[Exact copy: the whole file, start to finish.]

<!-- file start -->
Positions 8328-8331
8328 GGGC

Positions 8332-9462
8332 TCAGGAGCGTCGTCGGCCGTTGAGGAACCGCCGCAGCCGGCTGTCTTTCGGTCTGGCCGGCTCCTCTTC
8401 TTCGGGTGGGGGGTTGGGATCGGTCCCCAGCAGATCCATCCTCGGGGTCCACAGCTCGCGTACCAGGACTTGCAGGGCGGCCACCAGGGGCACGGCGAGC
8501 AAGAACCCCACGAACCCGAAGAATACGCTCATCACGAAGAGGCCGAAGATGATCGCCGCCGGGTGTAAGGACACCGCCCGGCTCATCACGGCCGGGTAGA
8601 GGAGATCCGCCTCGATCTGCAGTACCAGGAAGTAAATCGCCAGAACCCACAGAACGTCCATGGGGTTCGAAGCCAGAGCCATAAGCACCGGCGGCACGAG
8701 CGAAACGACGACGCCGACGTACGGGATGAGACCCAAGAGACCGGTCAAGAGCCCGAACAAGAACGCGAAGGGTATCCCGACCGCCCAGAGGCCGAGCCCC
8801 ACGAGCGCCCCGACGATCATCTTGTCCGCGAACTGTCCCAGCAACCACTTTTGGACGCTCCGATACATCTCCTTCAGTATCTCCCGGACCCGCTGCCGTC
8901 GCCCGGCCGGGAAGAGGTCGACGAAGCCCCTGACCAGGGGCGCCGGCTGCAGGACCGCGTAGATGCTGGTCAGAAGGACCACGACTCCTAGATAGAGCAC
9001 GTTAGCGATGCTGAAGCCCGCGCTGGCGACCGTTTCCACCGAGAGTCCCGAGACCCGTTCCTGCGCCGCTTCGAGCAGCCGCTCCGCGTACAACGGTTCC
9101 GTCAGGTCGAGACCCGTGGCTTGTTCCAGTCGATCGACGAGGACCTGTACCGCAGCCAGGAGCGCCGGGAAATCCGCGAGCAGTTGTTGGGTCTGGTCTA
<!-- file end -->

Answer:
Positions 8328-8331
8328 GGGC

Positions 8332-9462
8332 TCAGGAGCGTCGTCGGCCGTTGAGGAACCGCCGCAGCCGGCTGTCTTTCGGTCTGGCCGGCTCCTCTTC
8401 TTCGGGTGGGGGGTTGGGATCGGTCCCCAGCAGATCCATCCTCGGGGTCCACAGCTCGCGTACCAGGACTTGCAGGGCGGCCACCAGGGGCACGGCGAGC
8501 AAGAACCCCACGAACCCGAAGAATACGCTCATCACGAAGAGGCCGAAGATGATCGCCGCCGGGTGTAAGGACACCGCCCGGCTCATCACGGCCGGGTAGA
8601 GGAGATCCGCCTCGATCTGCAGTACCAGGAAGTAAATCGCCAGAACCCACAGAACGTCCATGGGGTTCGAAGCCAGAGCCATAAGCACCGGCGGCACGAG
8701 CGAAACGACGACGCCGACGTACGGGATGAGACCCAAGAGACCGGTCAAGAGCCCGAACAAGAACGCGAAGGGTATCCCGACCGCCCAGAGGCCGAGCCCC
8801 ACGAGCGCCCCGACGATCATCTTGTCCGCGAACTGTCCCAGCAACCACTTTTGGACGCTCCGATACATCTCCTTCAGTATCTCCCGGACCCGCTGCCGTC
8901 GCCCGGCCGGGAAGAGGTCGACGAAGCCCCTGACCAGGGGCGCCGGCTGCAGGACCGCGTAGATGCTGGTCAGAAGGACCACGACTCCTAGATAGAGCAC
9001 GTTAGCGATGCTGAAGCCCGCGCTGGCGACCGTTTCCACCGAGAGTCCCGAGACCCGTTCCTGCGCCGCTTCGAGCAGCCGCTCCGCGTACAACGGTTCC
9101 GTCAGGTCGAGACCCGTGGCTTGTTCCAGTCGATCGACGAGGACCTGTACCGCAGCCAGGAGCGCCGGGAAATCCGCGAGCAGTTGTTGGGTCTGGTCTA